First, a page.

So you’re about to take the plunge and go from two beds to one, eh? Well congratulations, you two are sickeningly cute and in love. That said, you’d better be sure moving in with your partner is the right choice, and that’s not always the easiest thing to determine.
Scroll down for six pitfalls to beware when weighing your options
1. “It makes economic sense.”
When generating the pros and cons of moving in together, putting economics on the “pros” list is the biggest mistake you can make. Sharing a room, a bed, a life with someone is not like watching Death Becomes Her on Netflix for the two hundredth time instead of seeing Interstellar in IMAX. There are lots of wonderful reasons to move in together, but money isn’t one of them. And cheap rent is way too tempting — so much so that it’ll blind you of any potential deal breakers. Suddenly slicing your rent in half sounds dreamy, but you’re giving up more than square footage. You’d better be rock solid on what you’re getting back in return.
2. Assuming your roommates are cool with it
Unless you or your honey boo boo live alone, there are more people than just the two of you to keep in mind. You may think your roommates are totally cool with your guy officially becoming a part of the family, but don’t assume that just because the four of you stayed up late drinking whiskey and playing Cards Against Humanity that they automatically welcome this big change. If they aren’t into it, don’t hold it against them. You and your partner’s needs aren’t the only ones that have to be met.
3. Losing yourself in the equation, or engulfing your partner
Chances are, your vision of the perfect living space is going to clash with your partner’s. There will be a natural tendency for one of your aesthetics to start to edge out over the other’s. This can gradually lead to one of you feeling like you’ve disappeared. If your boyfriend is moving into your place, or vice versa, one idea is to take everything down from the walls and start from scratch. Incorporate both of you into the physical space and you’ll feel like you’re both equal partners in this new endeavor.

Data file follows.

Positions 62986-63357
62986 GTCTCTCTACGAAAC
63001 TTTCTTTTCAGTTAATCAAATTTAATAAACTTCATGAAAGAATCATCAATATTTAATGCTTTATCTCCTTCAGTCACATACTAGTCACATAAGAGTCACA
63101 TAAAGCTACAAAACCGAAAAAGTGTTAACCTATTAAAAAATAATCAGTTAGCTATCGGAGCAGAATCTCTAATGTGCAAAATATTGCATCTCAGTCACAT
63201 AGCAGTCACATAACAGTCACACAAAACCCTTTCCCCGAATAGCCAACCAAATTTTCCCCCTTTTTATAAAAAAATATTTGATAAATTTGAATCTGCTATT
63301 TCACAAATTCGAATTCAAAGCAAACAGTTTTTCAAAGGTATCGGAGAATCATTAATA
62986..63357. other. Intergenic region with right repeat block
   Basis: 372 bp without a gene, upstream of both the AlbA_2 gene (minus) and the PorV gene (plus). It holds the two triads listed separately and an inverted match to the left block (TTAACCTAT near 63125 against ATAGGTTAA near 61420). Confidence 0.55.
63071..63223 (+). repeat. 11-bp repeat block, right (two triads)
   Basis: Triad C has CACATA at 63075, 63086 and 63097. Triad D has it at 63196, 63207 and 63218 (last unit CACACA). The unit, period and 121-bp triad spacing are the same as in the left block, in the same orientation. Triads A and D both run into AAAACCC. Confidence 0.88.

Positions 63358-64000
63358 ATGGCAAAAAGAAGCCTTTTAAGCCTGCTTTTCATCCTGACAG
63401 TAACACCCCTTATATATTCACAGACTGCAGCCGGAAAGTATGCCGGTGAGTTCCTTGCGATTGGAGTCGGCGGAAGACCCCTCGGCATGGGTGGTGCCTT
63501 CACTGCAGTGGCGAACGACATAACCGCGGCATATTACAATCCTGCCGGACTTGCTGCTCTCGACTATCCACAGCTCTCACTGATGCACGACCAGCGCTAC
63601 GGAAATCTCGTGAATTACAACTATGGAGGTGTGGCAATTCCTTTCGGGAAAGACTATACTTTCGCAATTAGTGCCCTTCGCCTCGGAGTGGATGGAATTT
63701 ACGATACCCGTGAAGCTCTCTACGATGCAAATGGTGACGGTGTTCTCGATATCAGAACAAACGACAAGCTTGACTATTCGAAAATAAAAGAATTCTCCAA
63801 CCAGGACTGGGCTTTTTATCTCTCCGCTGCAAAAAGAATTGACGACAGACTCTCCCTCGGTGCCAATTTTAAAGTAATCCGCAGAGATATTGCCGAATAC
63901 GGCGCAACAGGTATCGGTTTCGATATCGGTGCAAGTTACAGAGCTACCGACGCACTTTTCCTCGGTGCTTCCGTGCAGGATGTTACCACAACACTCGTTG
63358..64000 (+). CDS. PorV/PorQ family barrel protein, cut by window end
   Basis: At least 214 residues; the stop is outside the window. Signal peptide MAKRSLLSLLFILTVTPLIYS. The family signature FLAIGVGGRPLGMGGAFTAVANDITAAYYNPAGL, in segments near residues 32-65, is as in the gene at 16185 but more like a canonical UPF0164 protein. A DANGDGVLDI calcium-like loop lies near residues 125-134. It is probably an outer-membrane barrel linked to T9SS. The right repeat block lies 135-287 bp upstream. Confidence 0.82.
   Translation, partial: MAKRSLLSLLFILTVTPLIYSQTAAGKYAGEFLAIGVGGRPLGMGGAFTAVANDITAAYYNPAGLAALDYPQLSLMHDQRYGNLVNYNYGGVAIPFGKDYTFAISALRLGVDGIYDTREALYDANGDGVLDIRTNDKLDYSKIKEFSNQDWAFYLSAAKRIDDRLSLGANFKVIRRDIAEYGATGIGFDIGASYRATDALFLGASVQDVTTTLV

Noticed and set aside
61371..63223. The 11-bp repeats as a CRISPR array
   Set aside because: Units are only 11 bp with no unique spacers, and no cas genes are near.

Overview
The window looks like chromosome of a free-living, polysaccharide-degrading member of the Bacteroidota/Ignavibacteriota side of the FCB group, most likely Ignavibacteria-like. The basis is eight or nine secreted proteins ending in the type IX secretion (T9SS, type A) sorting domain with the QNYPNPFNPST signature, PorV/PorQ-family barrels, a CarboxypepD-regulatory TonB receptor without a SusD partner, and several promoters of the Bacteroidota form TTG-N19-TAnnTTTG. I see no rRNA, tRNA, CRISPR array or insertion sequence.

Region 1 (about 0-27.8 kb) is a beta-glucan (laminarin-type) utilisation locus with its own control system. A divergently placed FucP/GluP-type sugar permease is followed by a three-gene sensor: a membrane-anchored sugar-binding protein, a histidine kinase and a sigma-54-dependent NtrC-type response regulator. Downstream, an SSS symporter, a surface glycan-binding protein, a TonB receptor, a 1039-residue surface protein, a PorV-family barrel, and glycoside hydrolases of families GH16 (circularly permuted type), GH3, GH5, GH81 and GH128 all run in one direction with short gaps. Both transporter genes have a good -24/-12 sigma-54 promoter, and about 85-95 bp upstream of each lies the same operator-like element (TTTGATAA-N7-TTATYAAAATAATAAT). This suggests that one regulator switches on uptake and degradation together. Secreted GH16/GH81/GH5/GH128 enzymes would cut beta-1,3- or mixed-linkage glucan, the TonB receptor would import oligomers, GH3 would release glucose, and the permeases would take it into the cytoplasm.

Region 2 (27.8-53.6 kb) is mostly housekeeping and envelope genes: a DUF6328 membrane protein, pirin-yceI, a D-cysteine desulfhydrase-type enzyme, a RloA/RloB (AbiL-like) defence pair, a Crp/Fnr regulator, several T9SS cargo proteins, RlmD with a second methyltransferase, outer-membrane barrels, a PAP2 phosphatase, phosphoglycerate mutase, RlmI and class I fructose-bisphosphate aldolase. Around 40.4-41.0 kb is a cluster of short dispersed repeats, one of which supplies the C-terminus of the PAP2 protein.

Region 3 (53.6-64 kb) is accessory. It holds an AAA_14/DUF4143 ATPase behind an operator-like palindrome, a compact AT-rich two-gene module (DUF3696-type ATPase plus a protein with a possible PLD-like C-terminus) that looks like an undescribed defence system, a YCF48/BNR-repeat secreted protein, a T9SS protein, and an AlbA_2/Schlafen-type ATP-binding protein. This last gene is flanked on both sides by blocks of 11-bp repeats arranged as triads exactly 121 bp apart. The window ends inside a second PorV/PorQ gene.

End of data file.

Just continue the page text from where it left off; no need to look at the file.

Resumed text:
4. Not making time for each other
You might expect that by living together, you don’t need to consciously make time for your partner. You’ll be seeing him every day, after all. But that’s exactly why you do still need to set aside time with the person you love. Just “being around” each other isn’t necessarily being close. There’s the internet, cell phones and junk TV all constantly within an arm’s reach. Proximity does not equal intimacy. Go on dates; leave your phones at home.
5. Not making time for yourself
Just as important as keeping that spark going with your other half is realizing how silly the term “other half” is. Though you may have been in a steady and stable place with your partner for years, it’ll be as important as ever to find “me time” once the two of you are shacked up. The best description we’ve heard of a successful relationship is when two people are spinning independently in harmony. Get one-on-one time with friends, even if they’re mutual friends of both of you. Stay engaged in what makes you happy and you’ll bring a grounded, satisfied you back to your relationship.
6. Thinking it’ll be a breeze
You’re taking a huge step with your lover — perhaps your best friend, too — and there’s a lot to be excited about. But if you think the road ahead won’t be bumpy because the two of you are just so “in sync,” you’re in for a rude awakening. You know those moments when you get so frustrated in your relationship you have to get some space until you cool off? Yeah, those will still come but then you’ll also have to watch your partner not clean the sink after he spits his toothpaste all over it. Living with someone isn’t easy, and sometimes it isn’t fun.
And yet somehow it can also be the best thing in the world.
You’ve been warned! Now please continue being disgustingly cute.